“You are blessed when they insult you and persecute you and falsely say every kind of evil against you because of me. Be glad and rejoice, because your reward is great in heaven. For that is how they persecuted the prophets who were before you.” (CSB – Read the chapter)
People don’t like it when you’re happy at times they think you shouldn’t be. There’s a great scene from the classic baseball movie Field of Dreams when Kevin Costner’s dad tells him how he hit when he played. He would look the opposing pitcher in the eyes, and just before he threw the ball, he would smile and wink at him. He said this would get in their head and make them think he knew something they didn’t know. Of course, when he actually got to put this into practice in the ghostly game near the end of the film, the pitcher threw the ball at his head in retaliation, but it worked. As followers of Jesus, we get to be like that batter. No matter how bad things may get in this life, we can smile and give a little wink because we know something the world doesn’t know. This is what Jesus tells us joy looks like.
It’s easy to be happy when things are going our way. Unfortunately, that’s not how the world works. If we’ve learned nothing else from this year alone, it should be that. Life doesn’t go how we planned. Sometimes it goes much, much worse. And when this happens, most folks don’t handle it very well. Now, on the one hand, that’s to be expected. But it doesn’t serve us very well.
This isn’t just empty talk or mere theorizing either. The Gallup organization recently did a survey of American’s mental health ratings. This is something they’ve done every year in the post-9/11 era. And over the years the numbers have been fairly consistent. Until this year. You can see the first chart in the article. Things track along fairly smoothly and then suddenly tank when you hit 2020. Their analysis is more detailed than that. They break it down by categories as well. And as you look at that second chart you can see that nearly every category of people report lower mental health ratings this year versus last year; some of them significantly so.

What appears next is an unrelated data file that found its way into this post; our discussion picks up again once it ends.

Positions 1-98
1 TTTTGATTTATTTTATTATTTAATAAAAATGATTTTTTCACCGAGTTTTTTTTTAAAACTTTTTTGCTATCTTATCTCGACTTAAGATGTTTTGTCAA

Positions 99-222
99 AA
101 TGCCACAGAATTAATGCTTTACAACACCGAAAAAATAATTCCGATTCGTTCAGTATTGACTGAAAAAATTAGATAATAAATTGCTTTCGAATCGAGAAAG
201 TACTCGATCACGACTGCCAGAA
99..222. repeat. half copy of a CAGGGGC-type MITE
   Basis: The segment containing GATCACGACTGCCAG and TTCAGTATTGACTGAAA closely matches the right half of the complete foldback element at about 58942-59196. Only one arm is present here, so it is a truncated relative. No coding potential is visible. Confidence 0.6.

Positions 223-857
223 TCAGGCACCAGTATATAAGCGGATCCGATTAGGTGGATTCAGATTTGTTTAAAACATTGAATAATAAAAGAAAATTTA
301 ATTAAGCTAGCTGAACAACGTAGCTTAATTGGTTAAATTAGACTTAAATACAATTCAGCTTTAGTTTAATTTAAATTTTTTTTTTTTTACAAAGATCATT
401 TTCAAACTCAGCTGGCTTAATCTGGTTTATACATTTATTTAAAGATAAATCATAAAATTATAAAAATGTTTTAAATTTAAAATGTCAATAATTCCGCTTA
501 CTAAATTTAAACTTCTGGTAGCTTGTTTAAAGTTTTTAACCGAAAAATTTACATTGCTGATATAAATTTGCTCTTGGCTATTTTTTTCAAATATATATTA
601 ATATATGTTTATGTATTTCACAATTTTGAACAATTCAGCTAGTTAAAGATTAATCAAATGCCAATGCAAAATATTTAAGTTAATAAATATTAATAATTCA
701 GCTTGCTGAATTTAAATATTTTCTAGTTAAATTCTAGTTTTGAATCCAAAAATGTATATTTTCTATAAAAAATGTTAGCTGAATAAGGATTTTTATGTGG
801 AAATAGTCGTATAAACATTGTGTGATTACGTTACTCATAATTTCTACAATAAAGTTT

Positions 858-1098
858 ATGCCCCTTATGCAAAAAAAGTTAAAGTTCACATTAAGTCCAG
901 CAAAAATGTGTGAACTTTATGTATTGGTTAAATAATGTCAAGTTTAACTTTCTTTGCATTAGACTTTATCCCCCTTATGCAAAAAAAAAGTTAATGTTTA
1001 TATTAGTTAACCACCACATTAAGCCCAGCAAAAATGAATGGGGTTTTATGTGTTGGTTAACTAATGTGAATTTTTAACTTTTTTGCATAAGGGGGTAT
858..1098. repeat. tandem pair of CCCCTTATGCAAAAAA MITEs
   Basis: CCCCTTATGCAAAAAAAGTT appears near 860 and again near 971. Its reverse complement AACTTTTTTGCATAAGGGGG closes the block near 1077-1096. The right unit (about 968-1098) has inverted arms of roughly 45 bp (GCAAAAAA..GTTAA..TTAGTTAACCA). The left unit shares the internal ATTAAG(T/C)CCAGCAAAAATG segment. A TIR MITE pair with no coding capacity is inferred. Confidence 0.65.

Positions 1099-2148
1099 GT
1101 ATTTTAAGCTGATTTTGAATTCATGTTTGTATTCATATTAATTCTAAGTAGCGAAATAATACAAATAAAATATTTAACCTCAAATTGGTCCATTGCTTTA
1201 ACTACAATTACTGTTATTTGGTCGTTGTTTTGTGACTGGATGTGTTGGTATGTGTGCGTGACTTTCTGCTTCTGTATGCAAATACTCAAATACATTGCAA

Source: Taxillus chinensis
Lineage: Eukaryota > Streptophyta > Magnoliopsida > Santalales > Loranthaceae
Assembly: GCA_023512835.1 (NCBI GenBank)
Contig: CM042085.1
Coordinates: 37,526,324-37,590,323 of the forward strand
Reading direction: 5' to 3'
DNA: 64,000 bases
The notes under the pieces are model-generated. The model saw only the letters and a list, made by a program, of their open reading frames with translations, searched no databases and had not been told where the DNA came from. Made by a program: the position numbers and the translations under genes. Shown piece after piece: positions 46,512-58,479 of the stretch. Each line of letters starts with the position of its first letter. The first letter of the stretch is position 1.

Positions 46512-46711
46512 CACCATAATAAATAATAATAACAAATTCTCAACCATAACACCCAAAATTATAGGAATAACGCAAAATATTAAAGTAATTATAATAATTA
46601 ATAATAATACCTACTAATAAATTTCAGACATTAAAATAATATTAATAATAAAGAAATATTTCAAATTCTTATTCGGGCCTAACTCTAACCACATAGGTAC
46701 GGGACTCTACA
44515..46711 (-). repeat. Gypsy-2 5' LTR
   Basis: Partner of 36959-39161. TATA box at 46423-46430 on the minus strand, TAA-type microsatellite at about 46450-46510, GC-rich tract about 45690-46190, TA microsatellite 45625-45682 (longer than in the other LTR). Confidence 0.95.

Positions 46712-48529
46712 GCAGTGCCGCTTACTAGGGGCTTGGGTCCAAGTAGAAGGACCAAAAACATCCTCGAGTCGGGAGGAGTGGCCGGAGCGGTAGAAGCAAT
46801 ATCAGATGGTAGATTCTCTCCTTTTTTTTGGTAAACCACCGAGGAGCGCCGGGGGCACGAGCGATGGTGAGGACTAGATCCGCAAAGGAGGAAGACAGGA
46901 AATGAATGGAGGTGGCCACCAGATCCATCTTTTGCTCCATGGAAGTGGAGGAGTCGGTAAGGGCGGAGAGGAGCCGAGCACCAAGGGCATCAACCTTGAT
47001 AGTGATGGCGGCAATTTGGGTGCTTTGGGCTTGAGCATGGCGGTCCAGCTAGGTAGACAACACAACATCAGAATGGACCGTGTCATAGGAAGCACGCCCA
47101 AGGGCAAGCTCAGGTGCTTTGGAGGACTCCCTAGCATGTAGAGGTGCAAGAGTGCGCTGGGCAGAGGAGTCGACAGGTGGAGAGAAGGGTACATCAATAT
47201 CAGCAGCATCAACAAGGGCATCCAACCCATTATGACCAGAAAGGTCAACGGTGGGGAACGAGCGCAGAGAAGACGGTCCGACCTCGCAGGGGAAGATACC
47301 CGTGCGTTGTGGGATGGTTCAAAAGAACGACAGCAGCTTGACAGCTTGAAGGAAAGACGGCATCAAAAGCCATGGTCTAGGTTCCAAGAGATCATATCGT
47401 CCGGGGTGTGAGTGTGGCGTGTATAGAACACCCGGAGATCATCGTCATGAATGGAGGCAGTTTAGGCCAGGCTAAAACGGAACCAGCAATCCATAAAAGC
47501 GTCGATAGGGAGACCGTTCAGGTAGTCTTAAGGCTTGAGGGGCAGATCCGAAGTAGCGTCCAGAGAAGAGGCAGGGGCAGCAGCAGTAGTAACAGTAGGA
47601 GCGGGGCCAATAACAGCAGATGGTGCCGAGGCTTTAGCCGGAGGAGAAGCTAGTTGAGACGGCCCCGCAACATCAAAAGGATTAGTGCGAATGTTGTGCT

But there’s one exception there. If you’ve seen the chart did you catch it? There is one group of people whose mental health rating from last year to this year not only didn’t go down, it actually went up. Want to guess which group it is? If you answered “Christians,” you’re not quite right. Simply reporting oneself as a follower of Jesus is not the secret. The secret is being an active part of a church which a great deal of survey data over the years suggest is a strong indicator of someone who takes her faith seriously enough for it to impact her entire life outlook. In fact, people who would identify themselves as followers of Jesus but don’t attend church at least weekly reported the one of the greatest declines in their mental health rating. Professing Jesus, but not really following Jesus not only doesn’t help someone have a happier, more joyful life, it actually makes it worse than not bothering to claim Him in the first place. That’s a sermon for another time. The point here is that the one group of people who reported a greater mental health rating are folks who attend church at least weekly.
Can we carefully draw a conclusion here? The more seriously one takes a relationship with Jesus, the greater one’s experience of the real joy of salvation will be. And when we really, deeply know the joy of our salvation, the hard times of life just can’t get to us the way it can to other people. This is the case whether we’re talking about hard generally like we’ve experienced this year, or the kind of personal hard Jesus mentions here.
And this isn’t just Jesus blowing smoke at us either. This was something He lived. Listen to how the author of Hebrews put it: “Therefore, since we also have such a large cloud of witnesses surrounding us, let us lay aside every hindrance and the sin that so easily ensnares us. Let us run with endurance the race that lies before us, keeping out eyes on Jesus, the pioneer and perfecter of our faith.” That’s prologue. Here’s the key: “For the joy that lay before him, he endured the cross, despising the shame, and sat down at the right hand of the throne of God.” Think about that. Jesus endured the cross and all its pain and shame because of the joy He knew was coming His way. If He endured that for the sake of joy, I would have to say we can endure whatever it is life throws at us with the same spirit. If the joy of the Lord is that strong, it can carry us through the season we are in.
It can only do this, though, if we are willing to give ourselves to the one who makes our joy complete. If you are wondering where this joy is, give yourself to Jesus. If you’re protesting that you’ve done that, then perhaps it’s time to get a whole lot more serious about your commitment to Him than you’ve been lately. Remember: it’s the weekly churchgoers who have not just survived, but thrived through this season. It’s not the church itself that explains this trend. It’s the commitment to Christ demonstrated by how actively a person lives life through the community of faith. My friends, the joy of Jesus can be yours; and it can hold you up through all of life’s storms. Will you embrace it, embrace Him, and have this prize as your own?